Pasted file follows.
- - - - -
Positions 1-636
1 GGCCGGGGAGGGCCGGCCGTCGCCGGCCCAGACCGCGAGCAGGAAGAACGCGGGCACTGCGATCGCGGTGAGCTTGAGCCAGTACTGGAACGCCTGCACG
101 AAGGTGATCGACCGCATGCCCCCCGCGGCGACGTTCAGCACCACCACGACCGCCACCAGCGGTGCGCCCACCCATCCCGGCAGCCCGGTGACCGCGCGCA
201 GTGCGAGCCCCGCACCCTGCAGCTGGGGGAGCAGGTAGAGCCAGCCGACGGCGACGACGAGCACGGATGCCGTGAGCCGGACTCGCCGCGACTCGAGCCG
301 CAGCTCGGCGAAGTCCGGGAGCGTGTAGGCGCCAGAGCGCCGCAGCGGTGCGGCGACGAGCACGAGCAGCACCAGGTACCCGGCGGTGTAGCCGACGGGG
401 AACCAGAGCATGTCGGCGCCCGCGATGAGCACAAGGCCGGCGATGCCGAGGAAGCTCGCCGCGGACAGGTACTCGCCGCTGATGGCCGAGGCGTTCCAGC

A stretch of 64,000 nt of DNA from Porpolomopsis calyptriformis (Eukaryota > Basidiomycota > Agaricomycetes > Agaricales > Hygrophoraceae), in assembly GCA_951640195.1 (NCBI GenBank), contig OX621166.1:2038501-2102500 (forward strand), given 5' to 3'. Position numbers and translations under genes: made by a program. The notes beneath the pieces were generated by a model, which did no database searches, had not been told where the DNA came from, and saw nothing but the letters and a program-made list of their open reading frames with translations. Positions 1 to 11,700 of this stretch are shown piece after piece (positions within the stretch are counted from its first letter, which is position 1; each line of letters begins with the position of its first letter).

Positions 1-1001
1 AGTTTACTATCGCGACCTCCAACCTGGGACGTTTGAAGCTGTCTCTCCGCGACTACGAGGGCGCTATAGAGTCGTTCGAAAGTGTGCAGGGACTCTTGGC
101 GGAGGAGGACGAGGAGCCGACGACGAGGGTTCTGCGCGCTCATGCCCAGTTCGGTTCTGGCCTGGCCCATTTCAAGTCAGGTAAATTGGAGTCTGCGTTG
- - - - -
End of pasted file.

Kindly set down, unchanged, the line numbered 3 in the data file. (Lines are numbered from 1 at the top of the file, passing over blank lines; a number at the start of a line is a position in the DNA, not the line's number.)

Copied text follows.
101 AAGGTGATCGACCGCATGCCCCCCGCGGCGACGTTCAGCACCACCACGACCGCCACCAGCGGTGCGCCCACCCATCCCGGCAGCCCGGTGACCGCGCGCA